Cold Snap book coverVikings, Victory, and Vices

Author: Codi Schneider

Before I recount this tale, an introduction. You may call me Bijou. Though Brynhild or Freydis would be more fitting because, despite my French name, I’m 100 percent Norwegian Forest cat. Possibly 99 percent. I know this because I have beautiful long fur. And the strength of ten bears. Also, I’ve earned exactly 103 tabby stripes of bravery. My ancestors, dear reader, were Viking cats. Rapturous specimens and decorated longship mousers possessed with the Ancient Bloat of Respect. That bloat now resides on me. Some might say I’m overweight, but I know better. This bloat has been passed down through posterity and hangs proudly between my knees. And like all forms of respect it must be fed frequently. (1-2.)

What is dearer to a crazy-cat-lady/bookworm with an addiction to coffee and a penchant for mysteries than murder most foul, cozy Victorian manors, Colorado snow, a sweet romance, and a feline sleuth with a hefty bloat and dry wit? Codi Schneider’s Cold Snap is everything that a cozy mystery lover / animal lover could ever want and then some. Within the first page, I was hooked by Bijou (the Norwegian Forest cat inspired by the spirits of her fierce ancestors) and her narration. And, of course, by the horror of the body she found and the mystery of the dognapping that surrounded it. Bijou’s quiet little village of Gray Birch is about to be rocked by scandal, betrayal, and long ranging evil schemes.

Bijou and a mentally negligible Pomerania with a hankering for patchouli (Skunk) live in a Victorian inn just for animals. Day to day they watch after the comfort of the various guests and help Spencer, the young woman they call Momma, keep things hygge. Everything changes though when a dashing man, Eddy Line, buys the old firehouse and turns it into a bakery. As the renovation goes forward, Eddy needs a temporary place to live. A place where he can bring his puppy (Fennec) and his sweater wearing miniature pig (Hamlet.) Thus, a friendship blossoms between Eddy and Spencer, and maybe something a little deeper is building between them too. Bijou, however, is less than happy to live with a swine, until she discovers the famed Viking pig (Hildisvini) and decides that it is her calling to train Hamlet.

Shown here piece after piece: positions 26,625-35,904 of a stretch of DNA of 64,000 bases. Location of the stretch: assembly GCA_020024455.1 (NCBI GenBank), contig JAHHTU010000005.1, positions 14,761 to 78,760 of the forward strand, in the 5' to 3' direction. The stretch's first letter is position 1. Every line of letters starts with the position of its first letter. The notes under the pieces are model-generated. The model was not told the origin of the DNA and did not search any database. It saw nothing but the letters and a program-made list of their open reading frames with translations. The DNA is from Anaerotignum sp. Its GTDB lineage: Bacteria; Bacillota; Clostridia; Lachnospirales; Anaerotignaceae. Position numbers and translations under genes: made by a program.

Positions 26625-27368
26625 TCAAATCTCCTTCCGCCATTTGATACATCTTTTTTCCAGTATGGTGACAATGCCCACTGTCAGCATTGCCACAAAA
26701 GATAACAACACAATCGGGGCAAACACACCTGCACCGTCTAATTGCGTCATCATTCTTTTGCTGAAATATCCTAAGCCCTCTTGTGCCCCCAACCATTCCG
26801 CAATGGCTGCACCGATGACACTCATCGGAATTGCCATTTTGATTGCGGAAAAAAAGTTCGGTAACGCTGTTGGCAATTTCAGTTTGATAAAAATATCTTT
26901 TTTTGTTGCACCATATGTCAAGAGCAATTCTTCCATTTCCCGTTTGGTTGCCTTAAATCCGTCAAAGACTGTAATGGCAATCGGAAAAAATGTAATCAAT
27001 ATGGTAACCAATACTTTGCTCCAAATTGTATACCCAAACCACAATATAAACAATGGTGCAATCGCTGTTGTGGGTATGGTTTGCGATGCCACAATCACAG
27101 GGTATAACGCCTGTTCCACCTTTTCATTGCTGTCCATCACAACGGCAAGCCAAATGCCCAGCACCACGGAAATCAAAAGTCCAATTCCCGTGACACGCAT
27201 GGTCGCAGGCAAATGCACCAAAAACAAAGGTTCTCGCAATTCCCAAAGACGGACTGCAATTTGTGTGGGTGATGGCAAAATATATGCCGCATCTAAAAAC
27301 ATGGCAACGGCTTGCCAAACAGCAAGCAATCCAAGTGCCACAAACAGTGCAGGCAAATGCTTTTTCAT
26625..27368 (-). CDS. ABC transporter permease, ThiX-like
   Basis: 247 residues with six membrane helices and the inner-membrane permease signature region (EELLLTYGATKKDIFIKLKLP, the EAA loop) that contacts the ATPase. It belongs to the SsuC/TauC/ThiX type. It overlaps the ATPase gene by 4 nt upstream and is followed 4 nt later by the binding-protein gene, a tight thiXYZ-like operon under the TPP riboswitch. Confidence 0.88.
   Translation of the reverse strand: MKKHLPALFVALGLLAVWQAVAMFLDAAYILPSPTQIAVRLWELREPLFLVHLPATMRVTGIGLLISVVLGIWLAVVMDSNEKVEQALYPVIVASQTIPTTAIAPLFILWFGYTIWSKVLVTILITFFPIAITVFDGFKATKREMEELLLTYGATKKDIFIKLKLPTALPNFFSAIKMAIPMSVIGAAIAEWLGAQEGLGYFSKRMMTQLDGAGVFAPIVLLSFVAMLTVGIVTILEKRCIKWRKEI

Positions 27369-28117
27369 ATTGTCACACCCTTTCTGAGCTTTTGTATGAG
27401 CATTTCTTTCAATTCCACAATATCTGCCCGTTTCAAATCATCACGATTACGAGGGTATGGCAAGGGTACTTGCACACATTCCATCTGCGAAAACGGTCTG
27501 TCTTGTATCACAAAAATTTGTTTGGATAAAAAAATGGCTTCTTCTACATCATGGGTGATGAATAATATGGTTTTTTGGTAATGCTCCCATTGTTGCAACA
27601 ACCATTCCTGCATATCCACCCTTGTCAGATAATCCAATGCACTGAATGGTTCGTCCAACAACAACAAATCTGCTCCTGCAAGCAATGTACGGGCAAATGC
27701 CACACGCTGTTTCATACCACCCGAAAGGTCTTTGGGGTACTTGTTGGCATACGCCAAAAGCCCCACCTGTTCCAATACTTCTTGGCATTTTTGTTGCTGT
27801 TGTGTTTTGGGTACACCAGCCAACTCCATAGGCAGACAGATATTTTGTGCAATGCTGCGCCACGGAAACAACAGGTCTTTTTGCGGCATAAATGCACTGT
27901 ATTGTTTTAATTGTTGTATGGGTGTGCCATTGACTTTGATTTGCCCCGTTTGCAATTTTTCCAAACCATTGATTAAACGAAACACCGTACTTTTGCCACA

As humans and animals work through daily life, Eddy starts to receive none too subtle threats. But he is determined to go forward with Witching Flour. When opening night ends up in a murder and dognapping, Hamlet, Bijou, and Skunk must band together to keep their humans safe, rescue Fennec, and solve the murder.

Cold Snap is cute and cozy, but it is a surprisingly robust mystery as well. There are a few narratorial snags as the story starts, a few moments that seem forced and a few jokes and plays on words that are just downright weird, but then the tale starts to flow, everyone gets comfortable, and readers are torn between the cozy and the edge-of-the-seat shenanigans. The rush to save Fennec is even more real, and more pressing (to me) than the murder and the author does a good job imbuing the narrative and her human and animal characters with worry without destroying the ambiance of the inn or the beauty of a snowy Colorado day. Very well done.

Bijou, Hamlet, and Skunk are the stars of the show here, and it works surprisingly well. While Spencer and Eddy gather clues, Bijou and company use the animal network to find out exactly what happened that night, and they race ahead of the clueless, frantic humans on a quest that is truly deadly and, in the end, downright nerve wracking. The theme of the dognapping is a serious one, talking about dog fighting and animal abuse, and while the story has its light and airy moments, there is a deep compassion for abused dogs in fighting rings and a cry for awareness and action that takes the book out of the confines of entertaining fiction and makes it relevant.

Despite the murder and Fennec’s brutal past, Cold Snap manages to end on a happy note, pulling together all the threads of adventure and quest, and even giving Bijou a literal moment with his Norse gods at the end. I usually read upwards of ten books at a time, but I had soon set them all aside to spend my time following Bijou through the snowy, secretly scandalous town of Gray Birch. I was disappointed to see that the second book in this series isn’t out yet, but I remain hopeful that Schneider will grace us with another Bijou mystery. It’s clear that the author’s skill and storytelling ability is only going to get better, more fluid, and more comfortable from here.

– Frances Carden

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Frances Carden
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